The current government claims to have restricted the range of these provisions in the TPP so that they are not such a threat to our sovereignty and democracy, but only time and practical experience will tell us if that is so.  Even setting aside the specific provisions of a TPP, however, there is no doubt that – for a small economy – getting into bed with powerful foreign corporations is fraught with danger, and almost inevitably raises the possibility of a loss of our power to decide important matters for ourselves.  Those corporations almost invariably want more than the goods themselves; they want to guarantee that they have the rights and protections that are properly available only by decision of our government.

    Without selling ourselves unnecessarily short, it is surely prudent to recognise that – in making trade deals with larger entities – we are a minnow getting into a global tankful of sharks.  If we are to survive and prosper, we need to be much more hard-headed and understand exactly what we are up against.  We need a much tougher approach than we have seen so far if we are to avoid being bought and sold by those who see us as fair game.  If we are not careful, by the time we wake up, it will be too late, and – for the sake of “free trade”, we will have sold our unique productive capacity and assets to foreign owners and with them the power to ensure that the benefits they produce come to New Zealand, rather than to those foreign owners.

    Bryan Gould

    22 February 2018




  • Is the TPPA Now Fit for Purpose?

    The reaction in some quarters to the outcome of the TPPA negotiations reflects a failure to understand the import of the objections made to what was initially proposed.

    There will be few who will not welcome easier access to the Japanese market for New Zealand beef, even if the big prize that was dangled before us – free access to the US market for our dairy products – was taken off the agenda when Donald Trump withdrew from the talks.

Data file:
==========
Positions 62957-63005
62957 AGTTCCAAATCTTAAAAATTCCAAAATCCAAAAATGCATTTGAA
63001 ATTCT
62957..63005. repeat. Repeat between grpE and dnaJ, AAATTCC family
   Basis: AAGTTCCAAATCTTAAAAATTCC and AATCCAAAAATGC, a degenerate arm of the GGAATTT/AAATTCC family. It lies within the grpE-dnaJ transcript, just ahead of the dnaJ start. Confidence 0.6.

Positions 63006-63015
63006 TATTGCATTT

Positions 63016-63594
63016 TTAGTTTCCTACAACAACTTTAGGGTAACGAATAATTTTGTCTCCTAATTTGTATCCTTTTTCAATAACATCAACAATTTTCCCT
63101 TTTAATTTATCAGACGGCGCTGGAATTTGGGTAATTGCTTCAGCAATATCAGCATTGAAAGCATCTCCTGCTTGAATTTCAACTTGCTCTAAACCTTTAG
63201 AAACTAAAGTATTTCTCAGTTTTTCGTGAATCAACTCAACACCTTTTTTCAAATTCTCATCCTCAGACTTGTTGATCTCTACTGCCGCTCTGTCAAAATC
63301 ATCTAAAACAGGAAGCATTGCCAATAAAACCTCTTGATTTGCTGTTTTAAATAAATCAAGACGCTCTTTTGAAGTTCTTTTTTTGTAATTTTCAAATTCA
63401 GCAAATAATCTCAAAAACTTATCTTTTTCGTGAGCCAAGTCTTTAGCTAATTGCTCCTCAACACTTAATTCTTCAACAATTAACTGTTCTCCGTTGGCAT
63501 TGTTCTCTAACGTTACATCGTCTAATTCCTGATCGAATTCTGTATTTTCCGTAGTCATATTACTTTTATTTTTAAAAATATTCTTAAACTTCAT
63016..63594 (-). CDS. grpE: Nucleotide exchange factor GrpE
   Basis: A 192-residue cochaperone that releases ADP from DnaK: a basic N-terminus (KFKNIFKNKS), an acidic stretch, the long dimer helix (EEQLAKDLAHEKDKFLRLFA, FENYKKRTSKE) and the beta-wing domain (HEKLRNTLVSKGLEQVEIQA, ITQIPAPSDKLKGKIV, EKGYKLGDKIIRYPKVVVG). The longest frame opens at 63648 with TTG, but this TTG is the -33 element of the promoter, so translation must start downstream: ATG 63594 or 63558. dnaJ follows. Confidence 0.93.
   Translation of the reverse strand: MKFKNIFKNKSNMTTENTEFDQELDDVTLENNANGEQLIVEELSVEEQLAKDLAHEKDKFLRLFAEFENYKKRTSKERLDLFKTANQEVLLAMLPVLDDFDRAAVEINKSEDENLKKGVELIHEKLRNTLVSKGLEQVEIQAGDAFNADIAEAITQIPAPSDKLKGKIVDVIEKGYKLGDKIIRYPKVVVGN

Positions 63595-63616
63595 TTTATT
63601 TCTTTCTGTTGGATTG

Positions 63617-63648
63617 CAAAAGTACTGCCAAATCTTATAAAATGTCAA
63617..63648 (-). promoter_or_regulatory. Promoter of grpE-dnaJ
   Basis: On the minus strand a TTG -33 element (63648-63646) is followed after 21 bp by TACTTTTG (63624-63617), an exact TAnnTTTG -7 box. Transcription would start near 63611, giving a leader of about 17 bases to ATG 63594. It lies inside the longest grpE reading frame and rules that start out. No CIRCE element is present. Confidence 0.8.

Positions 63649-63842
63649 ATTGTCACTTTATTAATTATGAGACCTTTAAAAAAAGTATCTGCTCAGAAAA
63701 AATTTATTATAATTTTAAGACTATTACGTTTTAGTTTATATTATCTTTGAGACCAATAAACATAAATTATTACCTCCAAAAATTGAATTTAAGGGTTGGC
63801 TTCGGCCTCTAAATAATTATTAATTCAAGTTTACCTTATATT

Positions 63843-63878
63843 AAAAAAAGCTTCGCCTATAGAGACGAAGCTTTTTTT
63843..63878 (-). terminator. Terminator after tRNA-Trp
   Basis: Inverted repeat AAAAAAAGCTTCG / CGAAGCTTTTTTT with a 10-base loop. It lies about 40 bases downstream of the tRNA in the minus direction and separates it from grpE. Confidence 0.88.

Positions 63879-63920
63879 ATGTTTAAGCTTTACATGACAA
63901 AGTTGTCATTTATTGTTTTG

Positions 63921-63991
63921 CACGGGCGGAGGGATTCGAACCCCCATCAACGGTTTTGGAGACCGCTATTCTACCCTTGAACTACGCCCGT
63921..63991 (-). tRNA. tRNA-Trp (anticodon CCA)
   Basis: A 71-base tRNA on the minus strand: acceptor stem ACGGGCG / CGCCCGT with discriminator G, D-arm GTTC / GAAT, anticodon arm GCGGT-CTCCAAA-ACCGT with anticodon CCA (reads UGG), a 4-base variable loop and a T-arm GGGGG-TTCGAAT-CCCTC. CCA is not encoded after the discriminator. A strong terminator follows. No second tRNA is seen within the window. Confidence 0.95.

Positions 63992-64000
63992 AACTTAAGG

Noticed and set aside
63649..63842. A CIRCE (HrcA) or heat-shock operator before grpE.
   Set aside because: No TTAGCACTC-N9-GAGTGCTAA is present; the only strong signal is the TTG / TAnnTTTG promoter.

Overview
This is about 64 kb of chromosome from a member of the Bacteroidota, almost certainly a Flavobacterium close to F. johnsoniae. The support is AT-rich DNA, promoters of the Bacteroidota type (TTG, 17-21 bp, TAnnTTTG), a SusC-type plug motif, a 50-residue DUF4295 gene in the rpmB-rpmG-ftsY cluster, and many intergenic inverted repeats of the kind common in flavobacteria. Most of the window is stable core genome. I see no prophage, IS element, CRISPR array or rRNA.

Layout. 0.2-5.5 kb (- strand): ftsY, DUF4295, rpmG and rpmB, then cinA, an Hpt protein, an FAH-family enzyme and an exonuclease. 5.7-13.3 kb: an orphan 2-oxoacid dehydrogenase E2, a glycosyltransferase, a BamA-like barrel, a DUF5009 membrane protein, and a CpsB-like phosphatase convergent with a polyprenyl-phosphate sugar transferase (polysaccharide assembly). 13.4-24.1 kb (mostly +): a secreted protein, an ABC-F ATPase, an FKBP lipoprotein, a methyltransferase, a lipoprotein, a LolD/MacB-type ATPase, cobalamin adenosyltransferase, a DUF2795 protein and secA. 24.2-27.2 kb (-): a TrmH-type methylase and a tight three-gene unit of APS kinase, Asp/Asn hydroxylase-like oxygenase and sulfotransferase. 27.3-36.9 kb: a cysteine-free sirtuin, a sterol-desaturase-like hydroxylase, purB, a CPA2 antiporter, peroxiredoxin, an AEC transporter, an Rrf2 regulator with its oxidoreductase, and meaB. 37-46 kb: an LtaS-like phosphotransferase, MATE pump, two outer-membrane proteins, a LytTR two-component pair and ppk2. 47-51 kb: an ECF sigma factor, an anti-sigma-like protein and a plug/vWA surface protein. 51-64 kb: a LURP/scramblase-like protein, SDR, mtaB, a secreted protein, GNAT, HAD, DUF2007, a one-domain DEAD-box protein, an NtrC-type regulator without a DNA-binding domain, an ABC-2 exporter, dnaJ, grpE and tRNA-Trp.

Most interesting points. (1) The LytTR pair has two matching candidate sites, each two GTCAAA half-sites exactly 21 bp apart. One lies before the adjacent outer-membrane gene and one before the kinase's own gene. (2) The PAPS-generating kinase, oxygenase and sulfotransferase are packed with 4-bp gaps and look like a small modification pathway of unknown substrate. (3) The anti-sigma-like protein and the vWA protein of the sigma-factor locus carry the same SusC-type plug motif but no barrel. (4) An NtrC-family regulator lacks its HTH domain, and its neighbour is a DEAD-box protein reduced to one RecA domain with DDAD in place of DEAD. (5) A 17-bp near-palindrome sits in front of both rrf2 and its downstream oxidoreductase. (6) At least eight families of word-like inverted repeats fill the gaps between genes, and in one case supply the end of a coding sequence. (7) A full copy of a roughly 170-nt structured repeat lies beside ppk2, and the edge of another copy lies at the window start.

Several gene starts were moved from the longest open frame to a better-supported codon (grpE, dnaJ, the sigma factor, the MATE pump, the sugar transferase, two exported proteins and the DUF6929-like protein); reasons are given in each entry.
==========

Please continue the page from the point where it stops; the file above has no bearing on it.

The benefits of free trade for our exporters were never contested by those who were concerned at signing up for the TPPA as it was originally drafted.  If the reports coming out of the negotiations are correct (and we look forward to that being established when our new government keeps its promise to release the amended text before we sign up to it), the problems many had with the TPPA will have been substantially resolved.

    Those problems revolved around the attempt to use the TPPA for purposes well beyond the normal concept of free trade.  The original draft attempted to provide a guarantee to multinational corporations that their freedom of action and their quest for profits in the countries covered by the TPPA would not be restricted by laws passed by the parliaments of the countries concerned.  Foreign corporations particularly had in their sights local laws designed to protect the environment, workers’ rights, and the health and safety of workers and citizens more generally – all of which they fear could inhibit their drive for higher profits.